A 2017 meta-analysis of 29 studies has concluded that consuming dietary dairy fat has no negative effects on all cause mortality or mortality from cardiovascular disease (CVD) and coronary heart disease (CHD). This includes dairy fats of all types. One of the researchers, Ian Givens of England’s Reading University, commented on the record: “There’s been a lot of publicity over the last 5 to 10 years about how saturated fats increase the risk of cardiovascular disease and a belief has grown up that they must increase the risk, but they don’t.” Actually, dairy and other animal sourced saturated fats have been wrongly condemned as a contributor to obesity and higher cardiovascular risk since Ancel Keys' notorious seven countries study over 50 years ago, which spawned the “lipid theory” of heart disease and obesity.
The saturated fat lie is officially exposed now that the British Journal of Sports Medicine, a division of the BMJ (British Medical Journal) emphatically declared: “Saturated fat does not clog the arteries: coronary heart disease is a chronic inflammatory condition, the risk of which can be effectively reduced from healthy lifestyle interventions.” The beginning of this very recent BMJ letter, 31 March 2017, reviewing several mega-studies, states early in their editorial: “Despite popular belief among doctors and the public, the conceptual model of dietary saturated fat clogging a pipe is just plain wrong.” Wrong, unequivocally and indisputably, not maybe or could be or further studies needed, but completely wrong. It’s over. And the root cause of arterial inflammation is cited with dietary recommendations that lean toward the Mediterranean Diet.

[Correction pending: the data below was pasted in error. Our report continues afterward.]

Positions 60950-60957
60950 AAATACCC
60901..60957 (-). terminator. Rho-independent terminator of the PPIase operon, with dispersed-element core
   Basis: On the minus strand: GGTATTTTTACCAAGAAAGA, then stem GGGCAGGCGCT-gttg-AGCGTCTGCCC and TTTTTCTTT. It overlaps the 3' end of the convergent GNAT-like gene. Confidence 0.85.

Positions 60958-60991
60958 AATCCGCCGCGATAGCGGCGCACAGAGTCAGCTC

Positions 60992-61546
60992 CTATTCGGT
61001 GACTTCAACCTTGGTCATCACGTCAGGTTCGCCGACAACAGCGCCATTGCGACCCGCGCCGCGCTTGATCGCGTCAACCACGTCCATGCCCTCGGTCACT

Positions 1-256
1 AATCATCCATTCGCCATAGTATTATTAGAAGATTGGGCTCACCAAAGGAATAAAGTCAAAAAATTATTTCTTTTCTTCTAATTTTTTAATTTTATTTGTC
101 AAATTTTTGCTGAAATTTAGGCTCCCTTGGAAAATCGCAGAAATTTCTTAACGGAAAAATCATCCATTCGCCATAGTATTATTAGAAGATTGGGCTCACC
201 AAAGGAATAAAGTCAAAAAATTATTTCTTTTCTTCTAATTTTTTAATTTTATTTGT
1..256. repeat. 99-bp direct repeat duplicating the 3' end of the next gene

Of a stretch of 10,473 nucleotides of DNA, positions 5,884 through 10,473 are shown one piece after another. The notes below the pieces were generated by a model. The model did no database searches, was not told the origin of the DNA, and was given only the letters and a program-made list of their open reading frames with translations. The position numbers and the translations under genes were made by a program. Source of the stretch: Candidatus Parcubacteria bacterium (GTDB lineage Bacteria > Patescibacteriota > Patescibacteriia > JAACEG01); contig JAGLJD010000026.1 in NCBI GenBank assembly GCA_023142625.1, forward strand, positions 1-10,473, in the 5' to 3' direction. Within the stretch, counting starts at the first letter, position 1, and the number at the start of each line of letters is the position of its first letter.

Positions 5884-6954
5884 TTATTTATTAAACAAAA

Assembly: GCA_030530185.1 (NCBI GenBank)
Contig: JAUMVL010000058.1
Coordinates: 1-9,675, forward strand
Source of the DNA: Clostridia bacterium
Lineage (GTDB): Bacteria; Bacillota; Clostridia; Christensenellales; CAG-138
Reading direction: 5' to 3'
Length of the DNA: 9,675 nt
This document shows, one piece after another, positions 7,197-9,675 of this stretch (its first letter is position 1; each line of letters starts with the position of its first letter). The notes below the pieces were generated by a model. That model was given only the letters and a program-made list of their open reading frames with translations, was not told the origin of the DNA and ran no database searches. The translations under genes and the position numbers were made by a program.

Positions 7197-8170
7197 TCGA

Dr. Malcom Kendrick is a Scottish doctor and author of the book The Great Cholesterol Con. Recently he wrote a blog post on saturated fat and cardiovascular disease. He commented on how the science actually proves the opposite conclusion from what is commonly believed about saturated fats: To be honest, I have studied saturated fat consumption many, many… many, many, times. The one thing that has always stood out, most starkly, is the complete lack of any real evidence to support the idea that it causes cardiovascular disease. On the other hand, evidence contradicting it arrives on an almost daily basis.